Nixon Kahjum Takor, PhD          

Department of History & Archaeology, Faculty of Arts

The University of Bamenda


Post-independence Africa constitute a fertile ground for complex internecine conflicts. These conflicts have as attendant corollaries, exceeding humanitarian deprivations especially, basic food shortages, shelter and health crisis, and immense levels of human rights abuses. These humanitarian outrages stimulate concerted efforts from state, inter-governmental actors like the United Nations (U.N) through its specialised agencies and organisations with supra-national special mandates like the International Committee of the Red Cross (ICRC). Complementing the governmental humanitarian support system is the role played by non-state actors (armed, international, local, secular or faith-based) which in diverse ways became key players in the international humanitarian multi-centric system. The presence and role of the non-state actors in the humanitarian playground has not maintained a consistent character with the rules of international humanitarian law. It is centrally in this perspective that the study analysed the historical trajectories that the constellation of non-state actors provided in humanitarian interventions and assesses the extent to which such engagements respected the Dunantian principles of neutrality, impartiality, humanitarian service and independence. It concludes that the contributions of non-state actors vacillated between complementarity and contestation between the armed non-state and civil NGOs on the one hand and with the principal state actors on the other hand, in salvaging humanitarian concerns. The study recommends that in conflict /disaster situations, the key players notably; state and non-state interest groups, should always put humanitarian concerns above all other egocentric considerations. In the same vein, humanitarian ambassadors, especially NGOs, to gain sustainable credibility, should endeavor to maintain the international rules of neutrality, impartiality and independence in their missions to save humanity. Alternatively, where they are faced with difficult choices, they should become influential diplomats capable of persuading protagonists and antagonists on the need to save lives irrespective of where the victims belong in the crisis divide. This requires dynamic strategic training programmes for field practitioners tailored to meet specific crisis contexts.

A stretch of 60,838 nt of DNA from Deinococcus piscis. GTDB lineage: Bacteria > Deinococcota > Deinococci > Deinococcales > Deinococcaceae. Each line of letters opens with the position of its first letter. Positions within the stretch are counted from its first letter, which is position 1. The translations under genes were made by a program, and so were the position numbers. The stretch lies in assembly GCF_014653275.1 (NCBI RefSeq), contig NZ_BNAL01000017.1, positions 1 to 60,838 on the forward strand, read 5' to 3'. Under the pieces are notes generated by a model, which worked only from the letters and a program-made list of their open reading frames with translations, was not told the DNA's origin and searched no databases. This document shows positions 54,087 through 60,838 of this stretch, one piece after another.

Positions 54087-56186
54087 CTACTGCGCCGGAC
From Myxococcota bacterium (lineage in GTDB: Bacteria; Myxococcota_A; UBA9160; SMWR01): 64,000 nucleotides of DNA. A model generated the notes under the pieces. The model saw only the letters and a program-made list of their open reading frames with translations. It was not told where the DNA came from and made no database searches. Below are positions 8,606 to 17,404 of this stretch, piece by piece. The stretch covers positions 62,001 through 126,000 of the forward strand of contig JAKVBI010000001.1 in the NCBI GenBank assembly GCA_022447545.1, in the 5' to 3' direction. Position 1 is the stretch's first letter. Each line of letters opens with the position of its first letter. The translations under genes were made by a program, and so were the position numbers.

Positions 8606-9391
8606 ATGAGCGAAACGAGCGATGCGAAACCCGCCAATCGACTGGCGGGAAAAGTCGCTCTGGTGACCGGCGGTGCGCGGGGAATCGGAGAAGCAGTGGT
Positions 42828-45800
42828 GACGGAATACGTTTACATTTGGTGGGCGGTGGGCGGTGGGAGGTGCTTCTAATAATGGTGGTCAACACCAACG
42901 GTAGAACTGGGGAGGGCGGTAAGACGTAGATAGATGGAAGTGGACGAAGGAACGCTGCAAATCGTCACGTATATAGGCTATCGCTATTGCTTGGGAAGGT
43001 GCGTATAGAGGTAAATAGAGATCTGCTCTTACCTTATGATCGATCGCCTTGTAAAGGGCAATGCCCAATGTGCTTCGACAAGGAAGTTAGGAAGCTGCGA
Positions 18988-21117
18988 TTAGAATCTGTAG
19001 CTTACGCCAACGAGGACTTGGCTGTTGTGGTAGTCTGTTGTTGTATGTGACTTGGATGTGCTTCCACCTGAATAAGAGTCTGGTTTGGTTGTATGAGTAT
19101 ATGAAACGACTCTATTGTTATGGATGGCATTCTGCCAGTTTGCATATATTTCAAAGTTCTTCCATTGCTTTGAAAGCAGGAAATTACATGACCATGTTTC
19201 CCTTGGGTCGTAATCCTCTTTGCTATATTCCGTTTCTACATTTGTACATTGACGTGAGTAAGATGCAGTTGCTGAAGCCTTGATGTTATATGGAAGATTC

Key words: Africa, approach, complementary, contested, history, humanitarian, intervention, Non-State Actor


In recent years humanitarian assistance offered  in circumstances of conflict and disaster by donor governments, international organisations like the United Nations (UN), and particularly, nongovernmental organisations (NGOs) has been very helpful in alleviating the plights of even millions of persons trapped in such situations. The provision of food and medical supplies to refugees, displaced persons, and those near the battlefields in bellicose and crisis settings like Somalia, Rwanda, the  Democratic Republic of the Congo (DRC), Mozambique, Angola, Liberia, Sudan, and elsewhere constitutes one of the most heroic and life-preserving activities of our time.[1] The history of humanitarian actions in Africa is typical of Fernand Braudel’s longue duree or plural historical time order in historical narrative. [2] This is because humanitarianism predates the era of African emancipation from colonial and nominal European rule. Briefly, it foregrounds the age of African independence and post-independence management of the concept of sovereignty. It is in this perspective that the paper examines the interactions between actors intervening in the management of humanitarian crises in Africa and argues that their engagements oscillates between complementarity and rivalry.

More than often attention in such considerations is usually narrowly restricted to experts in political science, legal scholarship, international relations scientists, conflict and peace analysts and geo-political strategists. Important and indispensable as these context-relevant connoisseurs are concerned in debriefing and building sustainable recommendations on the role of humanitarian actions and interventions in conflict/disaster ridden settings on the African continent, the role of history and the historian is becoming more and more germane and urgent. A stronger engagement with history will help those that make up the humanitarian multicentric system to more accurately perceive its origins and appreciate the dynamics in a broader global perspective.[3]

The paper foregrounded with an introduction and rounding off with a conclusion is structured in three interlinking parts. Part one situates the historical context and conceptual clarification of humanitarian actions and interventions while the second part examinesthephases and involvement of non-state actors in the humanitarian system in Africa. The study closes up with a critical analysis of the role of civil non-state actors on the African humanitarian playground.

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